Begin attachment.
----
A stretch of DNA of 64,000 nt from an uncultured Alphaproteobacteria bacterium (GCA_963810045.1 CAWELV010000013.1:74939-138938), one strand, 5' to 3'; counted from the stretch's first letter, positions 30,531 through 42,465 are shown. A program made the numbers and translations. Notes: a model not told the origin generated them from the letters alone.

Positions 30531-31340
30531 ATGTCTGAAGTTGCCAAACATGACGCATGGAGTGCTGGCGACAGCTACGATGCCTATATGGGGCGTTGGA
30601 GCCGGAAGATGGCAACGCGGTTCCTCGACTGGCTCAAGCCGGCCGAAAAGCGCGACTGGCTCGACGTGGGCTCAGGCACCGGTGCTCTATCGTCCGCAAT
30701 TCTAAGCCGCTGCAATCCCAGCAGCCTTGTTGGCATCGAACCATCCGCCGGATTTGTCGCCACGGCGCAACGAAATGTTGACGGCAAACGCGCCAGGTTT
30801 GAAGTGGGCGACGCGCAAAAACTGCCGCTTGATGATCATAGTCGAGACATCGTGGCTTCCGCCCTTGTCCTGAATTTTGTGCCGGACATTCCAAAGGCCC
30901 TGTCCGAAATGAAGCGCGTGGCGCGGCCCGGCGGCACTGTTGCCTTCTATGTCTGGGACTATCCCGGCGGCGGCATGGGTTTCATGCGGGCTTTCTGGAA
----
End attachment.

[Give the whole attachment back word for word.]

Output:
A stretch of DNA of 64,000 nt from an uncultured Alphaproteobacteria bacterium (GCA_963810045.1 CAWELV010000013.1:74939-138938), one strand, 5' to 3'; counted from the stretch's first letter, positions 30,531 through 42,465 are shown. A program made the numbers and translations. Notes: a model not told the origin generated them from the letters alone.

Positions 30531-31340
30531 ATGTCTGAAGTTGCCAAACATGACGCATGGAGTGCTGGCGACAGCTACGATGCCTATATGGGGCGTTGGA
30601 GCCGGAAGATGGCAACGCGGTTCCTCGACTGGCTCAAGCCGGCCGAAAAGCGCGACTGGCTCGACGTGGGCTCAGGCACCGGTGCTCTATCGTCCGCAAT
30701 TCTAAGCCGCTGCAATCCCAGCAGCCTTGTTGGCATCGAACCATCCGCCGGATTTGTCGCCACGGCGCAACGAAATGTTGACGGCAAACGCGCCAGGTTT
30801 GAAGTGGGCGACGCGCAAAAACTGCCGCTTGATGATCATAGTCGAGACATCGTGGCTTCCGCCCTTGTCCTGAATTTTGTGCCGGACATTCCAAAGGCCC
30901 TGTCCGAAATGAAGCGCGTGGCGCGGCCCGGCGGCACTGTTGCCTTCTATGTCTGGGACTATCCCGGCGGCGGCATGGGTTTCATGCGGGCTTTCTGGAA